I have been thinking a lot about emails and aliases in the last few days.
Emails are the core identity of one’s online presence. They are everywhere, and form the base for any online service.
For years, I have used a Gmail address.
While it’s convenient and free, it isn’t the best choice for a privacy-focussed individual like me. In the last couple of years, I have started reading more about privacy online and opsec. I have gradually made changes to my workflow, including getting a custom domain based on my name.
My address is hosted on ProtonMail with a custom domain. In my opinion, ProtonMail is the safest email can get, thanks to their built-in PGP encryption and published security details.
Having a custom-domain based email also gives me the flexibility of moving to another email host should there be a need. In the event ProtonMail shuts business, I can always move that domain to a new email host and don’t have to update all of friends and family about a new address.
That’s the beauty of owning a domain-based email address — I get to carry that email identity until the end of the internet.
That’s a standard practice that everyone must adopt. However, isn’t always the case due to lack of domain knowledge.
HEY email is Basecamp’s bet in turning that around. They aim to offer a Gmail-like service that’s easy to get started and manage, and respect users’ privacy. Of course, it’s a paid email service.
I managed to secure my preferred address (email@example.com) on day 2, and it has been a little over a week.
So far, their features are okay. I cannot say they are marvelous. There is a learning curve to the product, as it’s not a traditional single-stream inbox. They have three feeds which constantly need to be juggled between. In particular, their
Paper Trail feed doesn’t differentiate read vs unread emails, which is a road blocker, for me.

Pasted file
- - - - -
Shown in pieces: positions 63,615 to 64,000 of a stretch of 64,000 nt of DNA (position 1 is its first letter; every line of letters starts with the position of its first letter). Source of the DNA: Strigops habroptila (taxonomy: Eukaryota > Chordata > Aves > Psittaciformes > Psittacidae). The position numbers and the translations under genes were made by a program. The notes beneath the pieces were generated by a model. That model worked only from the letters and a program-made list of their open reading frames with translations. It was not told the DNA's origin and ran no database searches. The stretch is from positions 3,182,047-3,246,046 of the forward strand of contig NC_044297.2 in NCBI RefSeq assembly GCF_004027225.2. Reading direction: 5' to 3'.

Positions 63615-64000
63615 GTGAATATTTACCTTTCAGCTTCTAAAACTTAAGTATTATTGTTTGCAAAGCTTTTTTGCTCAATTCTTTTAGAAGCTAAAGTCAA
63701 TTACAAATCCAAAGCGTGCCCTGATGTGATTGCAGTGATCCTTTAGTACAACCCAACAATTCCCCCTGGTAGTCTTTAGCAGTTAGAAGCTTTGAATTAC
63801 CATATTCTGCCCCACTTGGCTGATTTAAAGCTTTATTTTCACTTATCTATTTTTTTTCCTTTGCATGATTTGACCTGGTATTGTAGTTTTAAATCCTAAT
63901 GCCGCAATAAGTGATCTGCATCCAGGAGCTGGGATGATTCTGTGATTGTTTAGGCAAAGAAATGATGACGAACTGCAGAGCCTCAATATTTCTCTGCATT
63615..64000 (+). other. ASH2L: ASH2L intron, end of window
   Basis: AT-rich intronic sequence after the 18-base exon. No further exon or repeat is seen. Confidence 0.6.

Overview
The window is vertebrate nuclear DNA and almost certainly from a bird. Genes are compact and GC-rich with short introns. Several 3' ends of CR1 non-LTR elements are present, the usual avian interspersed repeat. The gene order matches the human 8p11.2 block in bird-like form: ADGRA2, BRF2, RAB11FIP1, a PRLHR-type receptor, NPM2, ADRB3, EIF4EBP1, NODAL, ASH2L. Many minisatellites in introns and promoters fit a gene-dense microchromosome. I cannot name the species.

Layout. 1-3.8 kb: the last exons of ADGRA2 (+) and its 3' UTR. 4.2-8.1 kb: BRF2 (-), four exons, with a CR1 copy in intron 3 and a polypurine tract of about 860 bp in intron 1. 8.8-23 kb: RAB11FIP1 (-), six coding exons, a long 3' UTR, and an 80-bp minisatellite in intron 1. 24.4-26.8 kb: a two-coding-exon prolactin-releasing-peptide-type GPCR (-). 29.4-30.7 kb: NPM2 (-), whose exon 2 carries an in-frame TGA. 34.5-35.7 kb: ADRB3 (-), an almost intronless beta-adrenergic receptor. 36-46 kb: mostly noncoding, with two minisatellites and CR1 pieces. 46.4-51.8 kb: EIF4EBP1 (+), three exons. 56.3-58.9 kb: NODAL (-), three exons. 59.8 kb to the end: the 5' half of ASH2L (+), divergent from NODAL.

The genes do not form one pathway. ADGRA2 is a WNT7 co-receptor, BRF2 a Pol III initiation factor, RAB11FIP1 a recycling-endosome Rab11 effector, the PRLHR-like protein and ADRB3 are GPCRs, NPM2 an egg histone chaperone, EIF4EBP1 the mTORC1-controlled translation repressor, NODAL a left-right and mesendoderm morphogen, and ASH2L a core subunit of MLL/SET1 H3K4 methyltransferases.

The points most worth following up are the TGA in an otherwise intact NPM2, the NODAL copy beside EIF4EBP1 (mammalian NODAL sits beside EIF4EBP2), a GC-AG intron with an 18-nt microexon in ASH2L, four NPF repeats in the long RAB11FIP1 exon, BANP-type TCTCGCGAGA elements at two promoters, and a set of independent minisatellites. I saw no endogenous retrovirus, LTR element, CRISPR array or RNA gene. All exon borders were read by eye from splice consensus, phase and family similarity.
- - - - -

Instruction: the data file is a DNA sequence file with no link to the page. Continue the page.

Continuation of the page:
Most annoying part is probably that there is no way to have a sender’s emails arrive in two different feeds. Right now, all of their logic is based on sender’s email address. Some businesses user the same address for marketing emails and support. In that case, it’s hard to make sense of where to divert the emails –
The founders say all of this likely to improve in the coming months. As with any product, I know this can improve. Time will tell.
ProtonMail on the other hand, at a fraction of HEY’s cost, fares a lot better. Especially considering the fact that HEY does not offer PGP-encryption.
Encryption is one part of opsec.
I came across a tweet from Pieter many months ago.
He mentioned something an idea that was very intriguing:
Seeing emails as security keys too
What this means is that, in the event an email address gets leaked in a breach, it wouldn’t fall prey to credential stuffing attacks.
I briefly toyed with the idea of using a custom domain with random characters, but later discovered SimpleLogin and AnonAddy. Both services are much better implementations than what I was doing with a custom domain.